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The Endless: Neil Gaiman's Sandman Series


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Written by Neil Gaiman.
Introduction to The Doll's House,
by Clive Barker -
May we open this celebration of the work in your hand by defining two kinds of fantastic fiction? One, the kind most often seen in horror novels and movies, offers up a reality that resembles our own, then postulates a second invading reality, which has to be accommodated or exiled by the status quo is it attempting to overtake. Sometimes, as in any exorcism movie-and most horror movies are that, by other names-the alien thorn is successfully removed from the suppurating flank of the veal. On other occasions the visitor becomes part of the fabric of "everyday" life. Superman is, after all, an alien life form. He's simply the acceptable face of invading realities.

The second kind of fantastique is far more delirious. In these narratives, the whole world is haunted and mysterious. There is no solid status quo, only a series of relative realities, personal to each of the characters, any or all of which are frail, and subjects to eruptions from other states and conditions. One of the finest writers in this second mode is Edgar Allen Poe, in whose fevered stories landscape, character-even architecture-become a function of the tormented, sexual anxious psyche of the author; in which anything is possible because the tales occur within the teller's skull.

Is it perhaps the freedom from critical and academic scrutiny that has made the medium of comic books so rich an earth in which to nurture this second kind of fiction? In movies is is the art-house product (Fellini leads the pack) that dares to let go of naturalism. But in recent years the most successful comic book creators are those who have strayed furthest from the security of the river bank, into the fury of white waters.

For instance, Mr. Gaiman. In a relatively short time his imaginings have made him the crowd's darling, but his stories are perfectly cavalier in their re-ordering of realities. He doesn't tell straightforward, read-it-and-forget-it tales; he doesn't supply pat moral solutions. Instead he constructs stories like some demented cook might make a wedding cake, building layer upon layer, hiding all kinds of sweet and sour in the mix. The characters who populate these tales are long past questioning the plausibility of the outrages Mr. Gaiman visits upon normality. They were boring into this maelstrom, and they know no other reality. There are creatures that dream of dreams; and others who dream about the dream-pretenders. Here are dimension-hopping entities who have a Napoleonic sense of their own destiny, occupying the same panels as tu'penny coloured beasties who look as though they've escaped from bubble-gum cards.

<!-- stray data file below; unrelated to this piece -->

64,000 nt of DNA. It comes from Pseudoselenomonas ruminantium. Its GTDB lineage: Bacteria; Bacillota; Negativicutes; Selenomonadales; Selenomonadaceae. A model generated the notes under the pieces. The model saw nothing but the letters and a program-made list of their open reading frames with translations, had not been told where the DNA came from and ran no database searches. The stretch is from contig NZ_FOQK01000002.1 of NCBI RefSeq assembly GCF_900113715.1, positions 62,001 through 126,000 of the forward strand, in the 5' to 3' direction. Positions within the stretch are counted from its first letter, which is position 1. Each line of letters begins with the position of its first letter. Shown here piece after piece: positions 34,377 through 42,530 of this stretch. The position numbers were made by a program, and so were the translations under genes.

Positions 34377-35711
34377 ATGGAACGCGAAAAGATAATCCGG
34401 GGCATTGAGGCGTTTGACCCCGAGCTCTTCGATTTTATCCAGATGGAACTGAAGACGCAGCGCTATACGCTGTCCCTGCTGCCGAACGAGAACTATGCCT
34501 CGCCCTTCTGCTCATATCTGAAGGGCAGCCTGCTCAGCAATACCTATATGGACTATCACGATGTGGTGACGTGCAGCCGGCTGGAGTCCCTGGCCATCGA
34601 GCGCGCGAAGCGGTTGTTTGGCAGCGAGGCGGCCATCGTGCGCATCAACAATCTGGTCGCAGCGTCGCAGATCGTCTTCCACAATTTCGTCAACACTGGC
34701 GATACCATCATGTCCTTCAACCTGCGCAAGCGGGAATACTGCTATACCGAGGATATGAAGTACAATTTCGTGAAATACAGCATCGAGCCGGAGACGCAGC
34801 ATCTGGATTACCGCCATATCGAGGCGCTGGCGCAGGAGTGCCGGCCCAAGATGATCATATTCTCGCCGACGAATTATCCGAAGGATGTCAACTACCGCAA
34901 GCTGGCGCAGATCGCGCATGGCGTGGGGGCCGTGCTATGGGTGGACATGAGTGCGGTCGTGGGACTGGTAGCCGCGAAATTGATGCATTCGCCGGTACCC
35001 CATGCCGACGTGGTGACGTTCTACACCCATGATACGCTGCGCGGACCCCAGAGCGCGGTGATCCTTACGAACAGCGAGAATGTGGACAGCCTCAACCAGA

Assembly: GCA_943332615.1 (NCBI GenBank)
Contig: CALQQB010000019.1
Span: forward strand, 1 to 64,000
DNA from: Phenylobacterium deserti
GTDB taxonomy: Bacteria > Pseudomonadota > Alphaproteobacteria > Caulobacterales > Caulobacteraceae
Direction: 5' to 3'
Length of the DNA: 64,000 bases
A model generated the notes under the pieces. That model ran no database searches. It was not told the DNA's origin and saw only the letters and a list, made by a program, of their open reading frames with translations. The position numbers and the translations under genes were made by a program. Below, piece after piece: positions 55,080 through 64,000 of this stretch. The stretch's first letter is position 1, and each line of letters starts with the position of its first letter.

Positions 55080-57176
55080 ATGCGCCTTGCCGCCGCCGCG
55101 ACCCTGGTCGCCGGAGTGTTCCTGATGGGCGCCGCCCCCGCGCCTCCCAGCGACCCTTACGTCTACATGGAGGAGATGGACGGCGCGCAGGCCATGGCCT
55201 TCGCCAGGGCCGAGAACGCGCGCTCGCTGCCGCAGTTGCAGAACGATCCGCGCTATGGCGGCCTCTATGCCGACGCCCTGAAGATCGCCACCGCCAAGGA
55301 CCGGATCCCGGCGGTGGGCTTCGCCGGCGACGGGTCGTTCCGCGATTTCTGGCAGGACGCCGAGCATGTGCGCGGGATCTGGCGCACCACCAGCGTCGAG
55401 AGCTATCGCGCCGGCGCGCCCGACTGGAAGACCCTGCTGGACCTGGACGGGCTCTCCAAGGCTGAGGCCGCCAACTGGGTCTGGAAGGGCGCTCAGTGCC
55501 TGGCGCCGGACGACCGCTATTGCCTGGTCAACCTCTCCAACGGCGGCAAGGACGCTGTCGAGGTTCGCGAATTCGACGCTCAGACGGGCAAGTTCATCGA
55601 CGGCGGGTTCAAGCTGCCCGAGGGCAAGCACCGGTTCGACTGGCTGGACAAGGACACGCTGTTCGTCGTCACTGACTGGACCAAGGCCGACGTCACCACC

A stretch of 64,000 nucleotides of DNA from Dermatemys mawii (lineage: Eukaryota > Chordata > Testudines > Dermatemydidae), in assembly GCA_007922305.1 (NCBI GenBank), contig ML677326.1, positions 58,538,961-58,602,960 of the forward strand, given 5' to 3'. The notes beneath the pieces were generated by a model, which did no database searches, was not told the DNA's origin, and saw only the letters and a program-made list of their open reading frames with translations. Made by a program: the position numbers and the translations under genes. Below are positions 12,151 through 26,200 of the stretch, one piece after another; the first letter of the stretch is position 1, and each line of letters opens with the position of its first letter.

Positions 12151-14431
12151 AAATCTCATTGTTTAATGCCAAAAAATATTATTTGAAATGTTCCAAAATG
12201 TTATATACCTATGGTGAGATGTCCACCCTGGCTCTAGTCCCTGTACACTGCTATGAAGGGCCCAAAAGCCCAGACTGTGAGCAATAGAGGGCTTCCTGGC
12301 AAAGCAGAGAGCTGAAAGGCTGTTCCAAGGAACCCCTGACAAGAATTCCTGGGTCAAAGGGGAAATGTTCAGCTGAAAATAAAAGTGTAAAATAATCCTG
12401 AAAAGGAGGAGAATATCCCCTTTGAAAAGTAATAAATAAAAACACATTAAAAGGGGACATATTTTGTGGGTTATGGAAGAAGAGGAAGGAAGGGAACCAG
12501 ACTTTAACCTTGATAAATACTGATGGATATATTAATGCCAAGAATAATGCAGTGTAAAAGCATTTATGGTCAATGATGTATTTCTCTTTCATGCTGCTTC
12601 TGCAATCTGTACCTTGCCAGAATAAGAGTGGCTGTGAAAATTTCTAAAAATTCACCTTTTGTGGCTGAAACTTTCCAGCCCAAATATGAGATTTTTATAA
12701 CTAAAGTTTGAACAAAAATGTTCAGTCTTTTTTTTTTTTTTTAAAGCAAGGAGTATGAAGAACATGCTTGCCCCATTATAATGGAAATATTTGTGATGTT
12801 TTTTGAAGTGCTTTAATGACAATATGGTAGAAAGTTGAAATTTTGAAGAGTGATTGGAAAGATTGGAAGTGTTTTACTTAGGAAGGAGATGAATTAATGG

There is a wonderful willful quality to this mix: Mr. Gaiman is one of those adventurous creators who sees no reason why his tales shouldn't embrace slapstick comedy, mystical musings, and the grimmest collection of serial killers this side of Death Row. He makes this combination work because he has a comprehensive knowledge of the medium, and knows where it's strengths lie. He has also-and this is infinitely more important than being a Comic Brat-a point of view about the world which he uses anarchic possibilities of the medium to express. After all, where can the glorious, the goofy, and the god-like stand shoulder to shoulder? Where else can bubble-gum hearts, the dream travellers, the serial killers, and the occasional guest-star from beyond the grave occupy the same space?

If the sheer profusion of these inventions and the apt absurdity of some of the juxtapositions puts you in the mind of one of your more heated dreams, then surely that's what Mr. Gaiman intends. Forget what's written on the title page. Hero and author are here synonymous on these pages, Mr. Gaiman is the Sandman. And look! He just brought you a dream.

Clive Barker
London; 3rd APRIL 1990
Introduction © Clive Barker.

Meet the Endless
Death & Dream

Death & Dream
Meet the Endless
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